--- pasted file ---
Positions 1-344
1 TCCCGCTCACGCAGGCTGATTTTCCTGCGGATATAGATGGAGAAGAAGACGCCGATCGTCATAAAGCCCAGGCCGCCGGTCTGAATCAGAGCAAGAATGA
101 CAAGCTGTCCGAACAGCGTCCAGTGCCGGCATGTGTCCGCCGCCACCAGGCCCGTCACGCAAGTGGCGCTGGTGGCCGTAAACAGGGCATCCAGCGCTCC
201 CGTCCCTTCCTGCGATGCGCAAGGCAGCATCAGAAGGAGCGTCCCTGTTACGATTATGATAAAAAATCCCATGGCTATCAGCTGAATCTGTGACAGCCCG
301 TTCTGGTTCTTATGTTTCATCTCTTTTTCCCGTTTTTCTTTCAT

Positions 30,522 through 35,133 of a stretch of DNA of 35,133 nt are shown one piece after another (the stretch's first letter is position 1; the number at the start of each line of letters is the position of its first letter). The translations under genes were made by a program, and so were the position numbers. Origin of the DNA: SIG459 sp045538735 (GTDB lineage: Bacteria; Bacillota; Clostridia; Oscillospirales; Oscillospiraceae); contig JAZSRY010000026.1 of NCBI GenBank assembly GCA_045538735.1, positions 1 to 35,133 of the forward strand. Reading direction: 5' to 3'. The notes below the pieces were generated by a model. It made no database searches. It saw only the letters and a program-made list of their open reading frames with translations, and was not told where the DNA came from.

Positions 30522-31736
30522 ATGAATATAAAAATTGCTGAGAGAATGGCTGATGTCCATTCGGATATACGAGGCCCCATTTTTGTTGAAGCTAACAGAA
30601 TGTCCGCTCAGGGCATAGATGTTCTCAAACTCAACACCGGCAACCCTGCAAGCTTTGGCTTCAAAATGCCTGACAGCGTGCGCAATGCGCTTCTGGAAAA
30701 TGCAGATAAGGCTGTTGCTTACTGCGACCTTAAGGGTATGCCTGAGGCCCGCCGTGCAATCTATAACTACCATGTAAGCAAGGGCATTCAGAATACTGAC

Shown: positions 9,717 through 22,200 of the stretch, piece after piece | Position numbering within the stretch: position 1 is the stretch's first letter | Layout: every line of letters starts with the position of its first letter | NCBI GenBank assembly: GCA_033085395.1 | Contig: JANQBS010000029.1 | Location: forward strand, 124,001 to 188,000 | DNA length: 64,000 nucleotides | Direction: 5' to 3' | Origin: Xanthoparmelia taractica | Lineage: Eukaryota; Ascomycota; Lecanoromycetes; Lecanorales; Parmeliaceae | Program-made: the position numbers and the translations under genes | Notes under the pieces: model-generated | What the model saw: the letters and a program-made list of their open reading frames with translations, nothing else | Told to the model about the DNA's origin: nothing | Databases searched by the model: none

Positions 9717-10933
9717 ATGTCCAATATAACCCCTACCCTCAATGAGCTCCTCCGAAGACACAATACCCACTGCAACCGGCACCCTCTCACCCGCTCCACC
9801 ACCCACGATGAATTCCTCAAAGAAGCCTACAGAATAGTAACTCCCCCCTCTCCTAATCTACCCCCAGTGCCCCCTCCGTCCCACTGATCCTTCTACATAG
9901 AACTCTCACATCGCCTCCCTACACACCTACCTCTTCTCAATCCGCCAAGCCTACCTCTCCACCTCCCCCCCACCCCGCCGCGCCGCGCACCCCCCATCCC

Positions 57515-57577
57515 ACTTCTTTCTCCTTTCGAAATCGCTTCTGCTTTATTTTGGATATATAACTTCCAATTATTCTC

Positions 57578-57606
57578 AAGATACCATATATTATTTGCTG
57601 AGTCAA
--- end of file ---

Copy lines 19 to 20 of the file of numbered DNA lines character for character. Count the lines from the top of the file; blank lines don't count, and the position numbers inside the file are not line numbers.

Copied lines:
57578 AAGATACCATATATTATTTGCTG
57601 AGTCAA